Advanced Computing in the Age of AI | Tuesday, July 23, 2024

Cray Buys Gnodal Networking Assets, Hires Key People 

British high-end Ethernet switch maker Gnodal went into administration in early October, and Cray has hired the key staff at the company while also picking up a bunch of intellectual property related to networking.

By taking on fifteen key employees of Gnodal, Cray is going to more than double its research and development team in Europe. Those key employees hired by Cray represent the bulk of the people who worked at Gnodal, according to Cray.

"We are very excited that the founders and key engineers at Gnodal have decided to join Cray as part of our global R&D team," explained Ulla Thiel, vice president of Cray Europe. "Since the launch of the Cray Exascale Research Initiative in Europe in 2009, Cray has steadily expanded its R&D base in Europe. Today we have highly talented software developers at the Cray Europe Exascale Center and at several Cray Centers of Excellence across Europe, and we are now adding significant hardware and software development to our activities in Europe."

The financial terms of the agreement between Cray and the administrators for Gnodal were not disclosed.

As part of the deal, Cray said in a statement that it was also acquiring "certain intellectual property rights including patents and design copyrights" and wanted to make it crystal clear that it was not purchasing the ongoing business of Gnodal or "any of its stock in trade or accounts."

Gnodal was founded in 2007 and sought to differentiate itself from the pack in the Ethernet switch arena by offering super-dense, very low latency switches. Fred Homewood, the company's founder and chief technology officer, was an ASIC designer at Quadrics, a British supercomputer interconnect maker that had a good run but which closed its doors in May 2009. Duncan Roweth, one of Quadrics founders and also based in Bristol, England like Gnodal, took a job at Cray to work on interconnects. Since that time, Cray has sold off its "Gemini" and "Aries" interconnects, used in the prior and current generations of its massively parallel systems, to Intel. Roweth is currently a principal engineer in the CTO Office at Cray.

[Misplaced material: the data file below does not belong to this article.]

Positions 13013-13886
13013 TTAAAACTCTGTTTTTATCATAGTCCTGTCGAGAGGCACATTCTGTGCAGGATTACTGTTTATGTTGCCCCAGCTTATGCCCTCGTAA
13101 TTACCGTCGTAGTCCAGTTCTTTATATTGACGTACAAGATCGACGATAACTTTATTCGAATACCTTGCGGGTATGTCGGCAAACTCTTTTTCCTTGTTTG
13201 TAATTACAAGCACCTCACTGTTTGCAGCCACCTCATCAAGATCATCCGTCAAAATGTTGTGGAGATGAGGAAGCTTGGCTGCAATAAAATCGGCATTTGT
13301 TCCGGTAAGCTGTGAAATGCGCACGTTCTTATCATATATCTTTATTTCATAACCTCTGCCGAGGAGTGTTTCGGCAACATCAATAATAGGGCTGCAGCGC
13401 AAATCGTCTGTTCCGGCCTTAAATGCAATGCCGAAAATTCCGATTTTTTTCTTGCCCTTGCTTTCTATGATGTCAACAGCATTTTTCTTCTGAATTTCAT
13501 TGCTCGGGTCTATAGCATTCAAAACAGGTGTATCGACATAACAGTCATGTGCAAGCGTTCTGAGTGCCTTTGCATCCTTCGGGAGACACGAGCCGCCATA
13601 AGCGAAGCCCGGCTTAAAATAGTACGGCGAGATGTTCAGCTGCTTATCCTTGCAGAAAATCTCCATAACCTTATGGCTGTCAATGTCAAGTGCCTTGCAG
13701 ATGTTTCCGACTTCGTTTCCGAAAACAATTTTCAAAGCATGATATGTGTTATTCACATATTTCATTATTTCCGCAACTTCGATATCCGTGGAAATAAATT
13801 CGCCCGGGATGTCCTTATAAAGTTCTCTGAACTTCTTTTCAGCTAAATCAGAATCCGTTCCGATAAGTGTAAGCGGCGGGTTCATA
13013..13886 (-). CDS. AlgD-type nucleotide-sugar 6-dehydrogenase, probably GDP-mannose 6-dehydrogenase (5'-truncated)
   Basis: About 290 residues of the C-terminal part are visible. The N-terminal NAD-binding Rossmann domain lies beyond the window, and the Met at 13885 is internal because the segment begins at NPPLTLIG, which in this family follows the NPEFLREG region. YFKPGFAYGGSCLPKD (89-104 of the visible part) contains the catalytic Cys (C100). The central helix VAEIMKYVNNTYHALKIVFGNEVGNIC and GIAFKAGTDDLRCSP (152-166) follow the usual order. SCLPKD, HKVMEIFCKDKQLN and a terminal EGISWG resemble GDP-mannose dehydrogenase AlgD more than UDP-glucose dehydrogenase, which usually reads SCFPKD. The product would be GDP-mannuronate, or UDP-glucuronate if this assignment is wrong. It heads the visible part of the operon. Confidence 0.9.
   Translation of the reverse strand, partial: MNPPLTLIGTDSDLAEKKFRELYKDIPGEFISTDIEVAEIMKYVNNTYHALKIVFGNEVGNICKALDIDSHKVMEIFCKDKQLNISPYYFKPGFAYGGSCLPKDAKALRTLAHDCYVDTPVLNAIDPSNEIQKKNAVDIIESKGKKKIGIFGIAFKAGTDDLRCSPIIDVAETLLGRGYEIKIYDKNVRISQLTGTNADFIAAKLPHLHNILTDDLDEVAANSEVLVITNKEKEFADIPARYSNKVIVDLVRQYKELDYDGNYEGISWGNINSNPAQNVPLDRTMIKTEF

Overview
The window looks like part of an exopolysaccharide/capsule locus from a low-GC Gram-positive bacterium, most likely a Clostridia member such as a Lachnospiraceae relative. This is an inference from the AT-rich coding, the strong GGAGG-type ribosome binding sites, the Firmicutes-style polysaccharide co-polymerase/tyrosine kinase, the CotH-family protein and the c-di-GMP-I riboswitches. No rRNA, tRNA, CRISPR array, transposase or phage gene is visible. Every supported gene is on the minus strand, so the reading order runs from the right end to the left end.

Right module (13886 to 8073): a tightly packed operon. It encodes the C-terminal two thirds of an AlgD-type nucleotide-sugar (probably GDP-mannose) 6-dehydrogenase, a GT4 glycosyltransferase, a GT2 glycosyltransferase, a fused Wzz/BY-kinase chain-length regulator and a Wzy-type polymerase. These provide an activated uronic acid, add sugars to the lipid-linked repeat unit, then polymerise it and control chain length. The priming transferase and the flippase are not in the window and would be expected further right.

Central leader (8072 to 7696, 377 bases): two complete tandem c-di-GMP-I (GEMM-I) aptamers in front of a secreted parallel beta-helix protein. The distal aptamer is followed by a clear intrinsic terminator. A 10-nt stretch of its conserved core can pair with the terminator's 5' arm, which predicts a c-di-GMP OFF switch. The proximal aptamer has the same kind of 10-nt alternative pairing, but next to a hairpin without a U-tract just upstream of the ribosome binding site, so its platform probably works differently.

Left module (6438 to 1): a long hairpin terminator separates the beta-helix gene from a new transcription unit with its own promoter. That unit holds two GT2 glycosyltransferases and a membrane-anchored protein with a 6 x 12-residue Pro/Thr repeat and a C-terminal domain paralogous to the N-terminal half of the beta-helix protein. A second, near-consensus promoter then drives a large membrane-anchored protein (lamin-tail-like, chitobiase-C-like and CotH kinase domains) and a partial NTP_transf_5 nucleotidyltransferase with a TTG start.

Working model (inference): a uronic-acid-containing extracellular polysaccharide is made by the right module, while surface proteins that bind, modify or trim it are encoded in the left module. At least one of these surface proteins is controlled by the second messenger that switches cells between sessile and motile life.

The latest Gnodal switches are based on a homegrown ASIC called Peta, which is used in the GS Series of 10 Gb/sec and 40 Gb/sec Ethernet switches. The company launches its first products in March 2011. Gnodal crammed a lot of ports into a small space – a 1U enclosure could hold 72 10 Gb/sec ports, and a 2U enclosure could do 72 40 Gb/sec ports – and offered port-to-port latencies on the order of 150 nanoseconds.

Sources at Cray tell EnterpriseTech that Gnodal had "a reasonable number of patents centered around networks and properties of data movement in computer systems," and so the asset acquisition was also interesting for the supercomputer maker.

It would be unwise to jump to any conclusions about Cray getting into the interconnect market. This seems unlikely. But having lots of experts who understand the intricacies and eccentricities of interconnects is absolutely going to be a key for building any extreme-scale systems, whether or not these machines run supercomputer simulations or enterprise applications, and Cray has been crystal clear that it wants to make machines for both markets.